In a year of overcalculated sports doc profiles, his HBO series on basketball’s greatest showman outlines what so many of those biographies get wrong.
“Shaq” knows what Shaq knows: In sports, the only real truth is what you see in front of you. On a field, on a court, in a record book, what you know for sure is the result. Anything else is fodder for a narrative.
In the life of Shaquille O’Neal, there have been plenty of opportunities for mythmaking along the way. From a childhood in a military household to breakout high school and college star to a roller-coaster, Hall-of-Fame NBA career, O’Neal has a wealth of stories for every chapter. Not all of them make it into “Shaq,” the four-part doc series premiering this week on HBO, but you could hardly ask for a better tour guide through a life that’s spanned the worlds of TV, movies, music, advertising, and , yes, basketball.
Director Robert Alexander knows that it’s not enough to just rely on a charismatic central figure for a sports doc like this. The best of those fit the mold around the person they’re profiling, rather than the other way around. So rather than try to use a one-size-fits-all model, “Shaq” approaches each of the four eras of his life — ascension, glory, waning, and reinvention — with a completely unique style. The best example is the second episode, which intercuts each new conversation and introduction with comic-book style animation and speech bubbles, a marked difference from the energetic and staid chapters that bookend it.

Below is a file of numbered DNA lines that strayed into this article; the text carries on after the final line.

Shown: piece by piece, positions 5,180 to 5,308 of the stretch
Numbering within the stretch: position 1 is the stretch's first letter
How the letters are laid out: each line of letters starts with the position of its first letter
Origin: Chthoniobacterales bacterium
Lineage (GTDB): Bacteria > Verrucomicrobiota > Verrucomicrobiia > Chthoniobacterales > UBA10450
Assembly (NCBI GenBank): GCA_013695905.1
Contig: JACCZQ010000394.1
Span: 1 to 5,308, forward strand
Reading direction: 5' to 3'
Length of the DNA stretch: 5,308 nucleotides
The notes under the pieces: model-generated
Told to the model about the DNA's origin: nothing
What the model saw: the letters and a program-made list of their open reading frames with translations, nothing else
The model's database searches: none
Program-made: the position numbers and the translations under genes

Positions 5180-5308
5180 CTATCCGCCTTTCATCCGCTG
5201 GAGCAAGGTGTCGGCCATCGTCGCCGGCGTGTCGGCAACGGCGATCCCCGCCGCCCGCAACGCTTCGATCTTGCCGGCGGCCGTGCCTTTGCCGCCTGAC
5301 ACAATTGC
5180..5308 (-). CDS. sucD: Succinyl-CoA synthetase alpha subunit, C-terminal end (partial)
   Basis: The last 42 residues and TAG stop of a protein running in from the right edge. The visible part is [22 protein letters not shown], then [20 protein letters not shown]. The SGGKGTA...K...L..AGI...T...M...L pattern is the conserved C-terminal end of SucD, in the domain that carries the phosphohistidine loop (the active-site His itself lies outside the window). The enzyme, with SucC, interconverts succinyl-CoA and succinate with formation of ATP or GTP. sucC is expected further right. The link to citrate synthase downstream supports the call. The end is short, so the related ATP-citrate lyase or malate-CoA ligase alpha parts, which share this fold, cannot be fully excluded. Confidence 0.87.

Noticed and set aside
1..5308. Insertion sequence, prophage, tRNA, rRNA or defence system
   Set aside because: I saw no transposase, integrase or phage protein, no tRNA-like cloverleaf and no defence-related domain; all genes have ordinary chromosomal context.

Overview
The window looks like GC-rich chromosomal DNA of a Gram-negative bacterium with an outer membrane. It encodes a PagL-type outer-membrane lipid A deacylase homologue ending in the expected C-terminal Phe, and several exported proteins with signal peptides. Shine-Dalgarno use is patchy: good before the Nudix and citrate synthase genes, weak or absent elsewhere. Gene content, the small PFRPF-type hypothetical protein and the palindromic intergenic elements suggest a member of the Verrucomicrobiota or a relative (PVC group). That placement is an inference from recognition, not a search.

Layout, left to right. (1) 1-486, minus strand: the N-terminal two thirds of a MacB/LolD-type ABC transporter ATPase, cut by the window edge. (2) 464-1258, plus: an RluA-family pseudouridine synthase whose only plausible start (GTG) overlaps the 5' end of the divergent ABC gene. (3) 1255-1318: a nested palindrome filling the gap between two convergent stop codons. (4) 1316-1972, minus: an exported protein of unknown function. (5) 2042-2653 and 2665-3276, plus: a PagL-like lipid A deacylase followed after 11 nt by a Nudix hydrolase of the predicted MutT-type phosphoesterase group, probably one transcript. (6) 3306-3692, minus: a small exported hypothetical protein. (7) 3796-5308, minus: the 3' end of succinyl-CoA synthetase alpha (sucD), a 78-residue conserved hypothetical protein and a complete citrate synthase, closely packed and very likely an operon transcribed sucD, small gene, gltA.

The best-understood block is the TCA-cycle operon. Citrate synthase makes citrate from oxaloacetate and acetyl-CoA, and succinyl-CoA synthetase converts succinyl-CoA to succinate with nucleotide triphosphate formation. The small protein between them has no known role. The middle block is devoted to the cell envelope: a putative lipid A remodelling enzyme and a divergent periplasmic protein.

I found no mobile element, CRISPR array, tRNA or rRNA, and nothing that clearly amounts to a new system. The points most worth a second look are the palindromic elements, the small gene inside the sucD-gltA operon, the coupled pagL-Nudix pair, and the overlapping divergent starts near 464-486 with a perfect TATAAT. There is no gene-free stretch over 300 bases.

There are so many sports docs that try to match subject and style the way some people try to match songs to a mood. The ESPN series “The Captain” took a stately, buttoned-down approach to Derek Jeter because that’s how you’d expect a media-savvy star-turned-executive to present himself, in the same way you’d reflexively pick a moody minor -key ballad to soundtrack a rainy day. We know how all those things to go together.
Instead, “Shaq” recognizes that the Big Aristotle’s personality and reach go well beyond his storytelling technique. His interviews here have the polish that he explains comes from having a sergeant for a father and from years of private media practice during his college years. The timbre of O’Neal’s voice rarely changes, but Alexander is able to tap into the distinct energy that comes with each tiny change in the emotional shades on display. O’Neal is dynamic enough to go from excitement to resentment to goofball, just by changing the size of his smile or the length of his pauses. “Shaq” is always ready to shift right along with him.
It’s a fascinating inverse of “They Call Me Magic,” Apple TV+’s Magic Johnson doc series from earlier this year. During his college and NBA days, Johnson excelled at embracing his status as a media darling, more a golden child than a court jester. More time has passed since the end of his career — O’Neal’s rookie season came not long after Johnson’s last full season — so “They Call Me Magic” has a nostalgic haze to it. O’Neal’s career has been finished for barely a decade — he was still playing when this cemented him as an early Twitter legend — which makes this project feel closer to a time capsule. O’Neal does not come across as wistful. If anything, he has the skill to make his own not seem far closer.